Another museum worth visiting is the interesting Kent Museum of Freemasonry in St. Peters Place, with its exhibits portraying the history of the movement from its earliest days. Those interested in cultural pursuits should pop into the Beaney House of Art and Knowledge. Part museum, library, and art gallery, the facility boasts an excellent collection of paintings, engravings, and prints, along with European ceramics, Asian porcelain, and Anglo-Saxon jewelry.
6 The Canterbury Tales
A visit to The Canterbury Tales attraction on St. Margaret's Street is a must. As the name implies, the museum is dedicated to the life and times of English poet Geoffrey Chaucer. Credited by scholars as the "Father of English Literature" (he predates Shakespeare by some 200 years), Chaucer's The Canterbury Tales are brought to life in an interactive mock 14th-century pilgrimage from London to Canterbury. If possible, time your visit to catch the Chaucer Festival, a celebration each August that pays tribute to the author's work.
Location: St Margaret's Street, Canterbury
7 Canterbury Norman Castle
While only a small section of this once great fortification remains, Canterbury Norman Castle is one of the oldest of Britain's castles. Begun by William the Conqueror around 1070, it became a prison for a period before being abandoned. You can explore portions of the remains, including one of the towers and the ground floor of the keep. The castle is a sightseeing highlight of the City Wall Trail, as are the Dane John Gardens, with their bandstand, fountain, tearoom, and children's maze.
Location: Castle Street, Canterbury
8 St Martin's Church
Just because you've seen the cathedral, doesn't mean you're through visiting Canterbury's many historic religious sites. Outside the city center beyond St. Augustine's Abbey is St. Martin's Church, considered the "mother church of England" because it is the oldest surviving church in the country. Likely built for Queen Bertha, it contains numerous even older Roman bricks incorporated into the Anglo Saxon choir.
Location: St. Martin's Hill, North Holmes Road, Canterbury
9 Canterbury Festival
The annual two-week Canterbury Festival, held each fall, is one of the most important cultural events in South East England. Attracting audiences of up to 70,000 people, the festival crams in an impressive 200 things to do, including classical music, contemporary dance, comedy, world music, theater, lectures, and visual arts. The venues are as impressive as the events, which include Canterbury Cathedral and the Marlowe Theater. Another festival worth visiting is Stour Music, a 10-day event held each June that incorporates opera, choral and chamber concerts, as well as recitals.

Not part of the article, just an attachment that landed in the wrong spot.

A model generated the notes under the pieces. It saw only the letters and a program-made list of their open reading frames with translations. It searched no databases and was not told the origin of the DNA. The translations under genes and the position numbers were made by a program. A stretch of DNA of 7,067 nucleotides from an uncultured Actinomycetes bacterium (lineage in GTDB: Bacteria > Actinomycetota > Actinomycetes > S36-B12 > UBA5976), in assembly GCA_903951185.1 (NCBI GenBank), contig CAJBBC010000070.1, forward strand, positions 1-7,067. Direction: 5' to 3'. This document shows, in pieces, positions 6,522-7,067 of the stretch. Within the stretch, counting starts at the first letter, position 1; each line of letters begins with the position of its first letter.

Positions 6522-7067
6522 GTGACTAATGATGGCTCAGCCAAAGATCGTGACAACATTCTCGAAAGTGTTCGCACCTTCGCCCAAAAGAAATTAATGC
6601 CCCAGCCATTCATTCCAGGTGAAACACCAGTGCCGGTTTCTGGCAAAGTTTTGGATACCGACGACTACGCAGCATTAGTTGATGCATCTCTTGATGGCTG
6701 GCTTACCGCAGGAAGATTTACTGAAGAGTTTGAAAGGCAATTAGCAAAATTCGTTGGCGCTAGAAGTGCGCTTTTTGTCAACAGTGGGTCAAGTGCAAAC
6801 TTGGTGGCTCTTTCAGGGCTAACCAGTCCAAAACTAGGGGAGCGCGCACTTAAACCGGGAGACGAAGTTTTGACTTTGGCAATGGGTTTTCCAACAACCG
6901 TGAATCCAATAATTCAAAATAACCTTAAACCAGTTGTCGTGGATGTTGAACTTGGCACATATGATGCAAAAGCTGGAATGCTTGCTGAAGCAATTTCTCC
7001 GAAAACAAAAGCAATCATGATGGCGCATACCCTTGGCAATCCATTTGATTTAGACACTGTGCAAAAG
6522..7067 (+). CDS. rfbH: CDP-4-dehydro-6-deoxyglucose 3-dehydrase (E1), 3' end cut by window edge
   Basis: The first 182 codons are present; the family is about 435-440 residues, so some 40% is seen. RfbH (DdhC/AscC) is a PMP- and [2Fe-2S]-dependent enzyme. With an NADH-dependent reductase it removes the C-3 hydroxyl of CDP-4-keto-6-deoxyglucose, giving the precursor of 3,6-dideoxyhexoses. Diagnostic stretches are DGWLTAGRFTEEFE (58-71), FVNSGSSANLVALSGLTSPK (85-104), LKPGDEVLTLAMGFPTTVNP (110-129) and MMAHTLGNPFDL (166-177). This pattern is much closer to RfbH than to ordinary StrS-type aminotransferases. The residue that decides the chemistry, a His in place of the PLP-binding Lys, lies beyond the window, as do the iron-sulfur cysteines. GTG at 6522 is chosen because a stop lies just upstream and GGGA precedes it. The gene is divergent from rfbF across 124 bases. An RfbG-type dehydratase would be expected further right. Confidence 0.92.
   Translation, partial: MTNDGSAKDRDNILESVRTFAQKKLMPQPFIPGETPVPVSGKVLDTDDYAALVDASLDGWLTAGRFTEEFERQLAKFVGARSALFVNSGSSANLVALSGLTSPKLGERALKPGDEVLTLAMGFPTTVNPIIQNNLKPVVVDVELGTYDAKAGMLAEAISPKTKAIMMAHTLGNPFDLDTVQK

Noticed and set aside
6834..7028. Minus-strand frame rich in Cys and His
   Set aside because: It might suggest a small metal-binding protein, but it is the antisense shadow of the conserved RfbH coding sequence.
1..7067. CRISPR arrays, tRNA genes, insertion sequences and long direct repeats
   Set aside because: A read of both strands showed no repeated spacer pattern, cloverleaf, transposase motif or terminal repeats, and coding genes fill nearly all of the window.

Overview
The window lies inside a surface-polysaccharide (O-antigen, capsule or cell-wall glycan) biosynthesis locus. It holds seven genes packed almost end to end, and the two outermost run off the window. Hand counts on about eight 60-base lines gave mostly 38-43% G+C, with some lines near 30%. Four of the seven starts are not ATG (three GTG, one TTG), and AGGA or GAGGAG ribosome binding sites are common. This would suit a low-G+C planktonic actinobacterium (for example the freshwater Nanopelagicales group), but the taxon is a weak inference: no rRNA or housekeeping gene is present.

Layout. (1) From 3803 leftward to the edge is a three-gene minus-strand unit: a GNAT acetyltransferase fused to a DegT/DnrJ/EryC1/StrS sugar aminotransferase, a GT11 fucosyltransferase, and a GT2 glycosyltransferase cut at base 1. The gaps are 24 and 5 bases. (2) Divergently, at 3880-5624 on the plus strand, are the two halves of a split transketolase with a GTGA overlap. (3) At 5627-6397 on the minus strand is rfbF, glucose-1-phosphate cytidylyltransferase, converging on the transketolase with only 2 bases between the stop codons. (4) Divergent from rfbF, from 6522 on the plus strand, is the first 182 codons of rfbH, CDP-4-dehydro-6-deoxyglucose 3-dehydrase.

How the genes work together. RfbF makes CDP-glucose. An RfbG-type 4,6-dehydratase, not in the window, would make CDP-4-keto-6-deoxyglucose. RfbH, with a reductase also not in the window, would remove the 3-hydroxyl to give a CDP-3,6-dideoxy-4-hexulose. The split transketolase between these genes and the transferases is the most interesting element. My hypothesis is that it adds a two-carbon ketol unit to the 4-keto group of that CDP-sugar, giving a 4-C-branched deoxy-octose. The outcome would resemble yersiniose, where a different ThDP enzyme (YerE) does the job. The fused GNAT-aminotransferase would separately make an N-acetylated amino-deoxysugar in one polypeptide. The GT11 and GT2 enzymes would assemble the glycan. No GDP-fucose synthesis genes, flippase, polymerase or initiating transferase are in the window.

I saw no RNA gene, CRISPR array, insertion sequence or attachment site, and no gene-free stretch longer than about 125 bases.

Location: The Friars, Canterbury
10 Canterbury Roman Museum
Built around the remains of an original Roman town house, Canterbury Roman Museum is a must for anyone wanting to learn about Britain's Roman past. In addition to an exquisite 2,000-year-old mosaic, the museum includes significant Roman finds as well as a fun interactive timeline that tracks the journey back in time from present-day Canterbury to the original Roman settlement. Along the way, you'll learn how the town was built, visit an authentic Roman marketplace, and handle replica dishes in the recreated Roman dining room.
Location: Butchery Lane, Canterbury
11 Westgate Towers Museum & Viewpoint
Situated, as its name suggests, at the westernmost point of the old city's boundary, Westgate Towers Museum & Viewpoint is housed in the country's largest surviving medieval gatehouse. Built in 1380, the Westgate was one of seven such structures built to defend the access points into the city. Today, this impressive building houses a fascinating museum showcasing the history of the city along with its own storied past. A highlight for most is the opportunity to visit an original "felon's" cell dating from the early 19th century (the building once served as a jail and police station). And, of course, there's the view. Standing more than 60 feet high, the roof of the Westgate offers spectacular panoramic views across the historic city and its old medieval center, as well as the surrounding parks and gardens adjacent to the River Stour.
Address: 1 Pound Lane, Canterbury
12 Chilham and Chilham Castle
The delightful village of Chilham, just seven miles southwest of Canterbury, has one of the most picturesque village greens in England. Known as The Square, it's surrounded by numerous ancient timber-framed houses and is the site of the village's annual May Day celebrations, where you can experience traditional activities such as Morris Dancing. St. Mary's, the parish church, contains some magnificent tombs.
The grounds of 17th-century Chilham Castle - landscaped by Capability Brown - are well worth visiting. Highlights include a visit to the extensive terraces, the Elephant House, the bowling green, and its beautiful gardens. If time permits, be sure to opt for one of the superb guided tours of the house (a garden option is also offered). Along the way, you'll get a chance to brush up on the castle's fascinating history, as well as take a peek into the sumptuously decorated main hall and staircase, study, library, and dining room.
Location: Chilham Castle, Canterbury